2018 Mercedes-AMG S63 L review

An engine downsize has not blunted the razor-sharp edge of AMG’s big, bad super sedan

2018 Mercedes-AMG S63 L review

An engine downsize has not blunted the razor-sharp edge of AMG’s big, bad super sedan


The updated version of Mercedes-AMG’s S-Class-based limousine. Out has gone the boosted 5.5-litre V8 and in its place is a smaller 4.0-litre twin-turbo unit.

As part of the 2018 refresh, the S65 V12 turbo version has been discontinued (reborn as a Mercedes-Maybach) which promotes the S63 to the position of performance flagship for the Mercedes-Benz S-Class range.

In addition to the significant engine rearrangement, the S63 also gets a new nine-speed automatic transmission in place of the seven-cog unit, while the interior and equipment has been treated to a refresh as well.


In addition to the more obvious comparisons of old mechanicals versus new following the S63’s mid-life update, a more general assessment of the variant’s relevance is also necessary.

If Mercedes-AMG’s mantra revolves primarily around driver enjoyment and not passenger satisfaction then why make the S63 available only on the long wheelbase chassis?

If this updated version really is about the driver then surely it should be offered in the lighter, short wheelbase version, which forfeits some rear seat space and comfort for a large sedan that is more focused on keeping the person at the helm happy.


BMW 750Li; Audi S8 Plus


There are vehicles in the S-Class range that do a better job of being a cosseting luxury limo than the S63 L and there are certainly other AMGs that do a better job of being a true driver’s plaything, but there are none that do such a convincing job of being both at the same time.

Comfortable and silky when you want to forget the outside world but surprisingly involving when you want to want to get intimate with your surroundings, the S63 L is one car that can perform two very different tricks.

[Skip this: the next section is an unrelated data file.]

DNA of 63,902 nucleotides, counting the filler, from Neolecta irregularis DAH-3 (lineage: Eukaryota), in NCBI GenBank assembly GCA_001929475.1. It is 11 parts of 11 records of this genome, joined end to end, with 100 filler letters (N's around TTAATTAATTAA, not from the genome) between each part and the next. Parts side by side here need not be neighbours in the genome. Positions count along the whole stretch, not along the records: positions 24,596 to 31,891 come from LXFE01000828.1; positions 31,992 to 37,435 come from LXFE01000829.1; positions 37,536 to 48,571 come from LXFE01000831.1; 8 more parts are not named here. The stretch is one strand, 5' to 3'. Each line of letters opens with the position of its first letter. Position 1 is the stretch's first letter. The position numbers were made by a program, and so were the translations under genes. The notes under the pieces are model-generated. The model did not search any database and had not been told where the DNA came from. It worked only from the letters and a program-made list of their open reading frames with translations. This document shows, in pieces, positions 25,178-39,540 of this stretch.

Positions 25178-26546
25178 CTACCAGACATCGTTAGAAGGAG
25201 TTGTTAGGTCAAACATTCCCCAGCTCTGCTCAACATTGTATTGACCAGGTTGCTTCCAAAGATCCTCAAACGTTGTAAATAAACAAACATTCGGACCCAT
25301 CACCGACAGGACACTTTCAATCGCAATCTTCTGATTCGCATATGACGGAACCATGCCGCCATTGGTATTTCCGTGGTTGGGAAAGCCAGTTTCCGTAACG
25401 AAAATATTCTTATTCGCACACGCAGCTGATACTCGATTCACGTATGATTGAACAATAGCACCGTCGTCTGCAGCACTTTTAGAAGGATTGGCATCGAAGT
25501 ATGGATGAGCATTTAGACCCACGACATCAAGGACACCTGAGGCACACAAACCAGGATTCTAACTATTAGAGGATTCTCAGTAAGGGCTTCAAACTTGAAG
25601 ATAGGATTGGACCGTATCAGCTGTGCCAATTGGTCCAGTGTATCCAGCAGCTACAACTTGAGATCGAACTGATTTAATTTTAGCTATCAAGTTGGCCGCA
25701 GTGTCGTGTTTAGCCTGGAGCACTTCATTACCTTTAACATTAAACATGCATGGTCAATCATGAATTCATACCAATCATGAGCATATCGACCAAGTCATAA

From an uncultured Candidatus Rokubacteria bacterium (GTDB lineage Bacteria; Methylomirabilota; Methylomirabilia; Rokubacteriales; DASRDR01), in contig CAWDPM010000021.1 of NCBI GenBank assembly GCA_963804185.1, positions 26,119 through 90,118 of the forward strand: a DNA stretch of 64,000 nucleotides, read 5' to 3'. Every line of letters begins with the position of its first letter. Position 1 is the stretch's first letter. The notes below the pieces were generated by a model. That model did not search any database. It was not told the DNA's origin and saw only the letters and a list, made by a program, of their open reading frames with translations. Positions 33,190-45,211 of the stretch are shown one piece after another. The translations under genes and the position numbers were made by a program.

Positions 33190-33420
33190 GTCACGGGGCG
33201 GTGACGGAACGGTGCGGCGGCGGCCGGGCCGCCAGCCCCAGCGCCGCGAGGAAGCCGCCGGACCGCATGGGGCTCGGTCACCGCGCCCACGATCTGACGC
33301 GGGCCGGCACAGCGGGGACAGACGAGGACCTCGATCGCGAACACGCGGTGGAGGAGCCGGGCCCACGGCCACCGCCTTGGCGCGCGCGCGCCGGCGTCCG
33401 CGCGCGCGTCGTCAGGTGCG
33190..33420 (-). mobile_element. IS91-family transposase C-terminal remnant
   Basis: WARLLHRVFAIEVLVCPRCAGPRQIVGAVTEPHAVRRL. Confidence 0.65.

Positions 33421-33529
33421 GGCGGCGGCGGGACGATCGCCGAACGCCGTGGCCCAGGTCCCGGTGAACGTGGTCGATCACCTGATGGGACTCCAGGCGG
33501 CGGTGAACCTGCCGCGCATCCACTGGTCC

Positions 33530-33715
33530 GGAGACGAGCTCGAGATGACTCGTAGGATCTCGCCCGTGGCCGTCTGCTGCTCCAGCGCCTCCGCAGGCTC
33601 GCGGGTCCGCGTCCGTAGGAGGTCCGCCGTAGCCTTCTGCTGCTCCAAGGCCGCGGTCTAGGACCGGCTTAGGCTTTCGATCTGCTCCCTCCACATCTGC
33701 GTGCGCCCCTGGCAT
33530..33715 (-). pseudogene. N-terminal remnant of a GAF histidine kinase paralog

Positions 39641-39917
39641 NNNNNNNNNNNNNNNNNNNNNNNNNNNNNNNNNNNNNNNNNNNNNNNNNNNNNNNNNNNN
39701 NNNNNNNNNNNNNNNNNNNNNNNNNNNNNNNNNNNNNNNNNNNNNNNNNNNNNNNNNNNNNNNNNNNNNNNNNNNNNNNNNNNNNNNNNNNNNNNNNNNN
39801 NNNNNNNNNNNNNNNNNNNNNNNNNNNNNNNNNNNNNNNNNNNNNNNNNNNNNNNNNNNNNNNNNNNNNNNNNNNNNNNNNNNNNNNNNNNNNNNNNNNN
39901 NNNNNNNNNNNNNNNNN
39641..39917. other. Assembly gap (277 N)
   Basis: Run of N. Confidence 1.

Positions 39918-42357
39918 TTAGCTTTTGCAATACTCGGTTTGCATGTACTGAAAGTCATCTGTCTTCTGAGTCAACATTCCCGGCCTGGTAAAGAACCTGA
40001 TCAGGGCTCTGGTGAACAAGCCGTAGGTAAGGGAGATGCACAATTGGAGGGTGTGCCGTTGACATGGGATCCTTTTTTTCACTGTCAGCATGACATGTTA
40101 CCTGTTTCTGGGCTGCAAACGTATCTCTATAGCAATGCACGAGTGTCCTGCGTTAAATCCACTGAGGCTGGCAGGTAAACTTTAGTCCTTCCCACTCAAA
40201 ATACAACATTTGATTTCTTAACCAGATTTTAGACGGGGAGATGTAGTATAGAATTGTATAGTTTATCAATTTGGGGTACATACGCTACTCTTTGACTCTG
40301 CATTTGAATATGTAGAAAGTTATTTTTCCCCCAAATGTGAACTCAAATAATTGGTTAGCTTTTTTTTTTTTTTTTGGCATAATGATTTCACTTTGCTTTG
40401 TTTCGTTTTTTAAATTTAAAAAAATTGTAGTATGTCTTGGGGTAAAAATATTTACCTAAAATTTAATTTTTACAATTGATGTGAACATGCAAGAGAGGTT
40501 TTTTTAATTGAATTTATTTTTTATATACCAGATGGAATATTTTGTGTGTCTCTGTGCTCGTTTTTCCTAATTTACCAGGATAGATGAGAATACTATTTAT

PLUS: Immense power, torque and pace; adept cruising ability; salubrious comfort
MINUS: No short wheelbase variant; brake limitations under hard driving


WHY, in the automotive world, is power synonymous with luxury? It’s not as if 400kW makes a car any more comfortable. If anything, getting from zero to 100km/h as quickly as you can say the make, model and variant could be regarded as slightly uncomfortable if relaxation is your main motivator.

So why does a Bentley Mulsanne have a turbocharged 6.8-litre V8 in its snout, why is the Rolls-Royce Wraith powered by 456kW and why does Mercedes offer an AMG version of its S-Class flagship sedan?

In its most affordable form, the S350d has a 210kW 3.0-litre diesel which is more than enough to whisk delegates to meetings on time or ferry a full load of passengers and luggage without becoming asthmatic on a hill (actually, it’s bloody quick with a 0-100km/h dash of 5.4 seconds).

If that simply isn’t enough you can have an S-Class with 250kW, 270kW or 345kW, all of which will embarrass hot hatches at the lights despite tipping the scales at two tonnes, which makes it all the more confusing to learn that the new halo of the range has a twin-turbocharged 4.0-litre V8 with 450kW. What on earth is it for?

During low speed limo duties, the monstrous hand-built engine is a sleeping dragon. Neither the typical AMG tailpipe report or fuel-guzzling characteristics of the previous 5.5-litre V8 are present, and you might almost believe you were in one of the non-AMG badged offerings if it weren’t for the acres of carbonfibre and indicative badges throughout the beautifully appointed interior.

On a roadtrip out of Sydney’s soul-crushing traffic to Bathurst, the S63 provided the perfect environment for an overdue catch-up with a ride-companion and not once was the conversation interrupted by a series of crackles from the exhaust or retina-loosening gear changes.

On the contrary, despite having supercar power from a relatively small package, the turbo V8 is not a temperamental, irritable unit at low speeds that begs to be revved into the stratosphere. Instead it delivers smooth effortless torque from the get-go without complaint.

Its job is complemented by a nine-speed automatic that replaces the seven-cog of the previous S63 and is every bit as smooth in operation as the V8 it is bolted to.

Front seat accommodation is sublime with sports seats that adjust for parts of the body I didn’t know I even had, but the second row offers the best seats in the house. The AMG is only sold as the S63 L which, translated, is a long wheelbase version with extra space in the back. Sink into the leather, rest your head on the deeply cushioned headrests and the Eyre Highway would flash past faster than an Uber trip home after a heavy night.